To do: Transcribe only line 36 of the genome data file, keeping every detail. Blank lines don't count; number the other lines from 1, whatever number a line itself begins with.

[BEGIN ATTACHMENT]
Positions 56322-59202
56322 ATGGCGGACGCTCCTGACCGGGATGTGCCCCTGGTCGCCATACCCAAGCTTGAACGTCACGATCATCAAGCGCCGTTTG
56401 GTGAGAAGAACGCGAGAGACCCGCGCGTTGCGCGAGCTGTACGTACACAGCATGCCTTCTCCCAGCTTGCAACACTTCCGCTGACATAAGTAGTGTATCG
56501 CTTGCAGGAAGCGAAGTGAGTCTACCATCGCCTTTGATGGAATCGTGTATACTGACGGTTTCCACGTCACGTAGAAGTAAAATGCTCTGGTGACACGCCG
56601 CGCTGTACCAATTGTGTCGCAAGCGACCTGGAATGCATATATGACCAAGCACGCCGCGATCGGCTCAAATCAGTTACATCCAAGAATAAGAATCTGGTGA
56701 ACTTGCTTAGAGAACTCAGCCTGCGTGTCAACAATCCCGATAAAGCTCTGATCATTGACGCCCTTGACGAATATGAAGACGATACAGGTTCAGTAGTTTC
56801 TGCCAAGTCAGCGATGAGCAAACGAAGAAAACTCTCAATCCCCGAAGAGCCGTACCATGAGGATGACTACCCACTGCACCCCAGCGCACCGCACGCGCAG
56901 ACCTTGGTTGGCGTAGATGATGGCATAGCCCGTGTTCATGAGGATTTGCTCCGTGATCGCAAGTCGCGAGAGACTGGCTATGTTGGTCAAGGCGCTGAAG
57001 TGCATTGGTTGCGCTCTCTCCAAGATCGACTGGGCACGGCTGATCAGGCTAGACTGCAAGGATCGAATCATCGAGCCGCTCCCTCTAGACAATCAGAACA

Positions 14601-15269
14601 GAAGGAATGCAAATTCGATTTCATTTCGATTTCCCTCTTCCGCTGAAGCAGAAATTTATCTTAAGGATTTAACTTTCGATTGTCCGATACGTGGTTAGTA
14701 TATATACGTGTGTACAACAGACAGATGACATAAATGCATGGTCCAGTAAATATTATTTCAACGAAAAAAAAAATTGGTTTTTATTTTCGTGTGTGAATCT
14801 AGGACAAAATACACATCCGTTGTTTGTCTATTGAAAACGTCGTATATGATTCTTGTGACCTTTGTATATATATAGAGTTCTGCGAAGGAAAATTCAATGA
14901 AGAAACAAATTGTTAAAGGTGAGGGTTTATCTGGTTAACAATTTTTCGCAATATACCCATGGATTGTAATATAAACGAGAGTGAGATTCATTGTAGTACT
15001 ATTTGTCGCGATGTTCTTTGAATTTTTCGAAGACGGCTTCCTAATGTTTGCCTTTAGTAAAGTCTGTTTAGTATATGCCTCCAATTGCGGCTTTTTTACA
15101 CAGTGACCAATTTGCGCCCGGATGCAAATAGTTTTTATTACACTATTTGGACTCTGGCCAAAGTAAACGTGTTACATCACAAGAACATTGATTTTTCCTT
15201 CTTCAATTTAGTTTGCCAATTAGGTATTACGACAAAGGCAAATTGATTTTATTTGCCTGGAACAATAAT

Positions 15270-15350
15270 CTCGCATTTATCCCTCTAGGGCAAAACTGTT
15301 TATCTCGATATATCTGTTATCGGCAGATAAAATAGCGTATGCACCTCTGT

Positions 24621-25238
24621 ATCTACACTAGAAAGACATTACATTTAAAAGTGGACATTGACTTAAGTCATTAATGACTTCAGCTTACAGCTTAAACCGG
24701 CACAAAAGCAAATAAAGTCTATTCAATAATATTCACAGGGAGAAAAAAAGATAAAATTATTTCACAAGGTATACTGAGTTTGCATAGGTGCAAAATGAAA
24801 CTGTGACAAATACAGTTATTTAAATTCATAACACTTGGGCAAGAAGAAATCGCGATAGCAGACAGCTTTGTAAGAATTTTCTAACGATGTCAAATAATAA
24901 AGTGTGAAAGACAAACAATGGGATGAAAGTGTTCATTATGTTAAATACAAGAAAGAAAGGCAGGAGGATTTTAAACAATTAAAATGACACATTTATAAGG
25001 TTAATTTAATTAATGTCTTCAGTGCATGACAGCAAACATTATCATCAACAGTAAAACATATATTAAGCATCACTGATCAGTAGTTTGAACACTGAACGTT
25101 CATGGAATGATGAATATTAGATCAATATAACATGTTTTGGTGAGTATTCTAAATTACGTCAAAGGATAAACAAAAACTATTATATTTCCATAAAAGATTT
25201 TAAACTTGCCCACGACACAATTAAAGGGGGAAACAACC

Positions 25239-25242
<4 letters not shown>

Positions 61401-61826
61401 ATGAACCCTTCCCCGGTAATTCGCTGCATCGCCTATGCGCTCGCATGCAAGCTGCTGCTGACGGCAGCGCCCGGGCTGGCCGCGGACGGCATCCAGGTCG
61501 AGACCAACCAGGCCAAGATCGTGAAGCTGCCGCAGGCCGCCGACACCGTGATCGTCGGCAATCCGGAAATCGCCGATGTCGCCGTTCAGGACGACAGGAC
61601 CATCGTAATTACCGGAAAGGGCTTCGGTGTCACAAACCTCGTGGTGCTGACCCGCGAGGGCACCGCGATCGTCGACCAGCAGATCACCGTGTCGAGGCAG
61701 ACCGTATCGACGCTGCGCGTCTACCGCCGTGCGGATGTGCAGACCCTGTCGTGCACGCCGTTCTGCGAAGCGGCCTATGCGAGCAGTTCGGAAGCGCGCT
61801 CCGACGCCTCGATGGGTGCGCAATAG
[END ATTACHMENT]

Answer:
61801 CCGACGCCTCGATGGGTGCGCAATAG